Article 227 Petition Maintainable Against Domestic Violence Act Proceedings : Madras High Court

12th June,2021

Article 227 Petition Maintainable Against Domestic Violence Act Proceedings : Madras High Court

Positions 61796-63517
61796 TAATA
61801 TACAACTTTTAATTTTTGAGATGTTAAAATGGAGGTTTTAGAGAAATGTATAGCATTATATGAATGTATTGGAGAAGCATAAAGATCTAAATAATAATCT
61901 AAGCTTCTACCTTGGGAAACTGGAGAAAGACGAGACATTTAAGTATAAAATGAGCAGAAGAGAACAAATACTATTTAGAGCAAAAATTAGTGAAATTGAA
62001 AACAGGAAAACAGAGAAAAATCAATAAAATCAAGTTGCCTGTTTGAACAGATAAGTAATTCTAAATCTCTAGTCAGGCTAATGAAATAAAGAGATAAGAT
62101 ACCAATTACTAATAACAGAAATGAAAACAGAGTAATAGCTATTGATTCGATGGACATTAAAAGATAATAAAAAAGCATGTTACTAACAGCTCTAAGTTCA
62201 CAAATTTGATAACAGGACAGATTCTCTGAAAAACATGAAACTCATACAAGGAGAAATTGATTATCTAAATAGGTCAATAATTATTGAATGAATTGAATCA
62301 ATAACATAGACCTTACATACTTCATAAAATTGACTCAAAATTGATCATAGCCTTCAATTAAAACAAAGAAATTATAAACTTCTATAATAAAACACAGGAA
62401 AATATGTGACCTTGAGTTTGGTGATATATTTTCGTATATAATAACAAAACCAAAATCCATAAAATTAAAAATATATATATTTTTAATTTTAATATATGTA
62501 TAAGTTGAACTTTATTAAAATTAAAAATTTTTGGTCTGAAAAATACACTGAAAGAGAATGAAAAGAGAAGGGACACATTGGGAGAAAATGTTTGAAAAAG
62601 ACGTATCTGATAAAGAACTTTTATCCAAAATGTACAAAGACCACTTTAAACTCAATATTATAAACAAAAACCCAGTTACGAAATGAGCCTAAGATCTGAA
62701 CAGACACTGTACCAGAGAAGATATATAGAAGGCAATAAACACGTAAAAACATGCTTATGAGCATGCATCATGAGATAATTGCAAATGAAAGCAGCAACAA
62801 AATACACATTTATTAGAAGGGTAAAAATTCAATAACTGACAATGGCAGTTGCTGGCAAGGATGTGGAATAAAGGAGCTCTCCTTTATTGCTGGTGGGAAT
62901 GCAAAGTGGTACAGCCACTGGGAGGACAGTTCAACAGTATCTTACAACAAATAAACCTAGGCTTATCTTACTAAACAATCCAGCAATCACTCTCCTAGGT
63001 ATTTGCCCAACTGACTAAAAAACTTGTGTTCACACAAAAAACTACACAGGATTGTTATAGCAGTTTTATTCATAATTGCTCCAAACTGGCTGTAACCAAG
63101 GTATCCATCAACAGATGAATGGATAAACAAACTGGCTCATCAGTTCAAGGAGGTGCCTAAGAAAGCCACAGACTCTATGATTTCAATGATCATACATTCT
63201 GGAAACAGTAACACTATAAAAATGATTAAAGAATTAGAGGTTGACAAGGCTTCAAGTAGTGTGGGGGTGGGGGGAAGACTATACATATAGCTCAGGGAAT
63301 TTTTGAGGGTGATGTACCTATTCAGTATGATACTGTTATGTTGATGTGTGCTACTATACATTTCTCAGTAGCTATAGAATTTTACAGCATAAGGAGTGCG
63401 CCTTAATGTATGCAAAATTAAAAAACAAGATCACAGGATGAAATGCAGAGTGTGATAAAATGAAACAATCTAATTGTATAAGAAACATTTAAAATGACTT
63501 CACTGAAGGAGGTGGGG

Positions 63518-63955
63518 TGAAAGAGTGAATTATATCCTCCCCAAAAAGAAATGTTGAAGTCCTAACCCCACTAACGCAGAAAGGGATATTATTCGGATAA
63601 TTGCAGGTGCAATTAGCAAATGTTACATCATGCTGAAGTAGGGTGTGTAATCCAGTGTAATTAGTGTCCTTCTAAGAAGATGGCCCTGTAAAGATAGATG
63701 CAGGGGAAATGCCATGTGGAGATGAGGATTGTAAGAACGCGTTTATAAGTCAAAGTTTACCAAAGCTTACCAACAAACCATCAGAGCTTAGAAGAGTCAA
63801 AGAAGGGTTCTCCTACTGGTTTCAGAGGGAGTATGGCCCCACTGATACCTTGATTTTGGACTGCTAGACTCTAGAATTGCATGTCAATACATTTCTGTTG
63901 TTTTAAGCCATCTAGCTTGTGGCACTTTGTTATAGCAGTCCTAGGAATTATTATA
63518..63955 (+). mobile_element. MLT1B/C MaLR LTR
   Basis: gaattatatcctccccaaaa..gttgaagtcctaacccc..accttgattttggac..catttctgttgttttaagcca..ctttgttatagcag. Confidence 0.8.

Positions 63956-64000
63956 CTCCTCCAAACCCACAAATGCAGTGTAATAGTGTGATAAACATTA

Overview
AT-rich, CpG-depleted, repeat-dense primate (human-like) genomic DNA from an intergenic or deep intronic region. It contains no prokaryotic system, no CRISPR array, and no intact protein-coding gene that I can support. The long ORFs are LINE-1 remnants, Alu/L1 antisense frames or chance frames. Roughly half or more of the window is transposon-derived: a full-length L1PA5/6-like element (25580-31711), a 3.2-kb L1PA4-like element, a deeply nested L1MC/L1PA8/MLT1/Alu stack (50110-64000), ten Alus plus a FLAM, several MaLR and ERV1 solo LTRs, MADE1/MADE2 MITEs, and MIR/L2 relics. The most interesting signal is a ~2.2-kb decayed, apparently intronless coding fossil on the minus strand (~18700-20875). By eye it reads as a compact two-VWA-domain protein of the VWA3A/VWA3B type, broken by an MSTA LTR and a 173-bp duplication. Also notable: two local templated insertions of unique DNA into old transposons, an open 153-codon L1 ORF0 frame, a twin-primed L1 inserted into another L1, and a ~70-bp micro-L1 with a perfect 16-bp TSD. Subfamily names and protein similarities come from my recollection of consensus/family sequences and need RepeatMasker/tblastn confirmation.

The Madras High Court has ruled that a petition under Article 227 of the Constitution can be filed to have the Domestic Violence Act proceedings quashed. Regardless of whether the DV Act process is civil or criminal in nature, powers under Article 227 of the Constitution are available against it, according to a single bench led by Justice GR Swaminathan. The court noted that Article 227 is "forum-neutral," meaning that it does not distinguish between civil and criminal courts. In other words, the power conferred by Article 227 can be exerted over both civil and criminal courts. The power granted by Article 227 of the Constitution is unassailable. In light of this, I hold that, regardless of whether the proceedings under Central Act 43 of 2005 are civil or criminal, the ability under Article 227 of the Constitution to quash the proceedings will always reside if a case is truly made out, Justice Swaminathan wrote in his order. The bench was examining a plea filed under Article 227 of the Constitution, which sought to have the Domestic Violence Act proceedings quashed. The Court's Registry refused to number the petition, claiming that it was not maintainable under Article 227. As a result, the petitioners' lawyer, Advocate PM Vishnuvarhanan, addressed the court. The matter was referred to the bench for a decision on the issue of maintainability. The Registry's reluctance to number the petition was based on a disagreement indicated in two decisions about the nature of proceedings under the Domestic Violence Act, according to the bench. In the matter of Dr.P.Pathmanathan and others v. V.Monica and others (2021 (2) CTC57), Justice Anand Venkatesh found that the proceedings under the DV Act are civil in character, and hence a petition under Section 482 of the Code of Criminal Procedure could not be filed against it. The question before Justice Swaminathan was not whether the proceedings were civil or criminal in nature. Article 227 could be used against them regardless of the nature of the proceedings because superintendence powers are "forum-neutral." The Registry should not have kept the plea unnumbered for such a long time, Justice Swaminathan added. In this regard, the High Court's decision in P.Surendran v. State by Inspector of Police was cited, in which it was said that the Registry cannot resolve the issue of maintainability because it is a judicial role.